Chicago Shimpo
New Chicago Japanese American Association Holds Its Closing Ceremony


• The New Chicago Japanese American Association (NCJAA) held its closing ceremony on May 10 at Double Tree Hotel in Arlington Heights. Since its inception in 1998, NCJAA had promoted US-Japan friendship through the Japanese traditional culture for more than 20 years. The group also had introduced young aspiring musicians and artists through its annual spring and autumn concerts and its new year’s parties.

• NCJAA was initiated by Akiko Sugano and Minoru Saito and formed by a group of Japanese Americans who had grown up in Japan and immigrated to the U.S. after WWII. Because of their young days in Japan, they were well-versed in the Japanese traditional culture.
• For instance, Sugano, who was a fine koto player, brought American koto musicians, Tsugaru shamisen players, Japanese soprano singers, violinists, pianists and more through her networks. Saito, the first President of NCJAA, who was an antiquary and had connections with art museums, also brought the fine art and artists.

• Sugano became the second President. While she actively found young musicians, she initiated a kimono club. She invited young Japanese and American women to afternoon tea parties and gave them an opportunity to wear a kimono dress. She also invited kimono dressers and held a kimono dressing lecture.

• As time went by, the initial members in their age of 50s became 70s, and the members in their 60s were reaching into their 80s. Sugano thought that NCJAA needed younger power and leadership, so she entrusted Rie Katayama as the third President in 2011.

• Katayama, who is a Flamenco dancer and also a koto player, brought new musicians and artists to NCJAA both from the Japanese and American communities through her networks. Despite her efforts, young generations’ behavioral tendency has changed with the rapid change of the digital world.

• Katayama said that one of the reasons why NCJAA had faced difficulties continuing operation was, “the decline of membership with aging members. On the other hand, younger generations are not interested in becoming a member while they enjoy attending NCJAA’s events. We tried to encourage them to join us through facebook and cool fliers, but the membership didn’t increase.”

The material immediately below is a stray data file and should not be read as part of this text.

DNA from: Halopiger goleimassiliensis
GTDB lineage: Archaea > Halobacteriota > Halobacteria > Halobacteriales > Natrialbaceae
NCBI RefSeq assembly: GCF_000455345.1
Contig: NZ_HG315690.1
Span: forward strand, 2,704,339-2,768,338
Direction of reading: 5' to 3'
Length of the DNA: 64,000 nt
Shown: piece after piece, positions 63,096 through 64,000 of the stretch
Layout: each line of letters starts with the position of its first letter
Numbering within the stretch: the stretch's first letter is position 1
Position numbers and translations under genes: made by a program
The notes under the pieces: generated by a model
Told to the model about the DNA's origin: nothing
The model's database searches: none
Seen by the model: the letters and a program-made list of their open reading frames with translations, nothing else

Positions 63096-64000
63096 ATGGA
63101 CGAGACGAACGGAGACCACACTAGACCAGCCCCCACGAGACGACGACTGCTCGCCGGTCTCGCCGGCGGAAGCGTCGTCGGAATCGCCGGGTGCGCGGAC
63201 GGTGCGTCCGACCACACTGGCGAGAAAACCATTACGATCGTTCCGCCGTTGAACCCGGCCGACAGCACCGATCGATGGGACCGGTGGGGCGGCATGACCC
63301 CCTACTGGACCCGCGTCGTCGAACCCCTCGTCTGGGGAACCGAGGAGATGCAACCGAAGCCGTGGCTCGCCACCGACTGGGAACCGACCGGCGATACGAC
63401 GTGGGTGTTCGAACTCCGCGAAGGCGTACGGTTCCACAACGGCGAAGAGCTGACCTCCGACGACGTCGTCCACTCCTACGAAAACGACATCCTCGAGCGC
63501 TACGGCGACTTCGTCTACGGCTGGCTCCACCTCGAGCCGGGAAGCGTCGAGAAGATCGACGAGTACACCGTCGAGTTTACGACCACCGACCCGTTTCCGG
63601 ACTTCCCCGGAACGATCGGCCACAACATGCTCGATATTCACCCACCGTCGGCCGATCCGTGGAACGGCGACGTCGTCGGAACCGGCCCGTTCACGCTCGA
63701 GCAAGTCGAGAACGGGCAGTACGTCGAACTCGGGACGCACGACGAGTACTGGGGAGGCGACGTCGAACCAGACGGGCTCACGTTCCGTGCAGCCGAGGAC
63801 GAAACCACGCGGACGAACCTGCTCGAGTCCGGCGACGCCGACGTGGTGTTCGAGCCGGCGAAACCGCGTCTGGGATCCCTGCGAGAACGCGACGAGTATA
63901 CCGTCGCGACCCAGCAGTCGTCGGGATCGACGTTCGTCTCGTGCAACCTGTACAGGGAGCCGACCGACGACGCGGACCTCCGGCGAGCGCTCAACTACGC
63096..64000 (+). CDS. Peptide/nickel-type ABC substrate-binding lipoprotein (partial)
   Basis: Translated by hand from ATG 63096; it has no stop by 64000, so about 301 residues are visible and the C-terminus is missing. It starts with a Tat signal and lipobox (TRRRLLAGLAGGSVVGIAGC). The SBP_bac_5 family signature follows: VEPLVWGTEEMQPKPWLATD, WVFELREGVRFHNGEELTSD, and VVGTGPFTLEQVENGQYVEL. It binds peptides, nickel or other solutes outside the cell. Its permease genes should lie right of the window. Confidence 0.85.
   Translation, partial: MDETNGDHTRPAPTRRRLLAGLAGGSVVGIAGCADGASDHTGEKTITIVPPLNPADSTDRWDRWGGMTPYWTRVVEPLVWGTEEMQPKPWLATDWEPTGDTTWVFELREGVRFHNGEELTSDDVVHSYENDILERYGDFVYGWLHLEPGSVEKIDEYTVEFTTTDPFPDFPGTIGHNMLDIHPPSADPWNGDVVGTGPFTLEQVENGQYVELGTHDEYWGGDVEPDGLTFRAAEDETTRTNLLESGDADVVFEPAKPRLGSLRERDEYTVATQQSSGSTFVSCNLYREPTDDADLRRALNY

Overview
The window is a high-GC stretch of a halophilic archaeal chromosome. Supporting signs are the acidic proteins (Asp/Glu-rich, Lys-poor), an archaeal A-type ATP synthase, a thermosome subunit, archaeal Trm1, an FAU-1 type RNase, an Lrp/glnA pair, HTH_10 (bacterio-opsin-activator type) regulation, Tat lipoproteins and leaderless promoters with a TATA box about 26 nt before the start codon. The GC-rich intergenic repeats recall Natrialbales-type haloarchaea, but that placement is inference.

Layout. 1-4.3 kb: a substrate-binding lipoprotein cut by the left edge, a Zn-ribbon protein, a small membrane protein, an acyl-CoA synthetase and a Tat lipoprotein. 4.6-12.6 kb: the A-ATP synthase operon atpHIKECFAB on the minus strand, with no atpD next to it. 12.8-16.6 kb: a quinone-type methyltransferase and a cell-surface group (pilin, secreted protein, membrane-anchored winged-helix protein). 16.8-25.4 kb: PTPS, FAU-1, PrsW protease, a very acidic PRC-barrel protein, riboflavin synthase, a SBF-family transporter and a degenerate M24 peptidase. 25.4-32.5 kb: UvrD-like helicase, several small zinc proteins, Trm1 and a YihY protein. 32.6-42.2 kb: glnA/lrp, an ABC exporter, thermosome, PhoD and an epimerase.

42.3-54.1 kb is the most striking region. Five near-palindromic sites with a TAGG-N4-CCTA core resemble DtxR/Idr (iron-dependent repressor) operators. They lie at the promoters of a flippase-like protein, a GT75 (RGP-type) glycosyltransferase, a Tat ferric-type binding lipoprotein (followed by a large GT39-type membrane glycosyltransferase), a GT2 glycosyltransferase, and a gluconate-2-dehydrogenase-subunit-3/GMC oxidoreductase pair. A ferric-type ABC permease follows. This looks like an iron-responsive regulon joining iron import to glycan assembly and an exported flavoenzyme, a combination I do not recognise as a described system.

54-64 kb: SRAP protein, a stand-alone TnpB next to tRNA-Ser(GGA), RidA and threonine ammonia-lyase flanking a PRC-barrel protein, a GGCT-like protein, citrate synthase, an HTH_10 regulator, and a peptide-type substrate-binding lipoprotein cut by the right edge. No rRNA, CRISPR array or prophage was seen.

• According to Katayama, the second reason was the missing NCJAA’s official documents before she joined the group. It was difficult to submit necessary documents to IRS to keep the group as a non-for-profit organization. On the advice from professionals, the members made a tough decision to close it.

• Katayama said, “When we thought of benefits that NCJAA could offer to the public, we couldn’t see a bright vision without dramatic change of the group. So we came to a conclusion that the best way would be expressing our gratitude to our supporters and close it.”
• She added that although NCJAA was closed, the group members would continue to support young musicians and artists through new and efficient ways that she has been working on.

• Katayama presented a brief history of NCJAA’s activities by showing photos and expressed her deep appreciation to the members and supporters.

• Consul General Naoki Ito said, “This is a sort of bitter and sweet moment. It’s bitter because NCJAA is going to end its history, but it has been a great resource of the Japanese and Japanese American community and friends for Japan. It’s sweet, if I may say so, because the organization has achieved so many things as well as connections, which the members have created, and will continue into the future.”

• CG Ito thanked Katayama and the members for collaborating with Consulate General’s events for years and mentioned about the name of the new era “Reiwa”, which means “beautiful harmony.” He said that Katayama had stated one of NCJAA’s missions in a new year’s party that the group would promote harmony through music, human relations, and the Japanese culture. He applauded that her statement of “harmony” coincided with Reiwa.

• Danna Gerlich, who has been taking a role of bilingual M.C. for years, talked about how she was encouraged to take the role by a member of NCJAA and memories of her involvement in the group.
• As NCJAA devoted itself to introduce young artists, it brought a young talented comedian, Saku Yanagawa, at its last party. Yanagawa has been actively performing his comedy act in Chicago, New York, Kenya, Uganda, Rwanda, UK, Scotland, and other cities and countries. His interview will be published in the next issue.

• Duo Yumeno, Hikaru Tamaki and Yoko Reikano Kimura, who were introduced in NCJAA’s New Year’s party in 2011, performed a beautiful cello and koto duo. The first piece, Full Bloom, was offered for Katayama to pay respect for her hard work. The couple also played Suite for Cello No.3 composed by J.S Bach; Kumiuta Akashi which described a part of the Tale of Genji; and Frolicking with the Birds composed by Marty Regan.

• Dinner tables were decorated with flowers arranged by Misato Sato, and handmade Japanese cakes were prepared by Sachiko Masuoka for each attendee. All attendees talked about nice memories of NCJAA’s events during a buffet


Attendees of NCJAA’s closing ceremony enjoy the last concert presented by Duo Yumeno.


Rie Katayama, President of NCJAA


Consul General Naoki Ito


Standup Comedian Saku Yanagawa


Duo Yumeno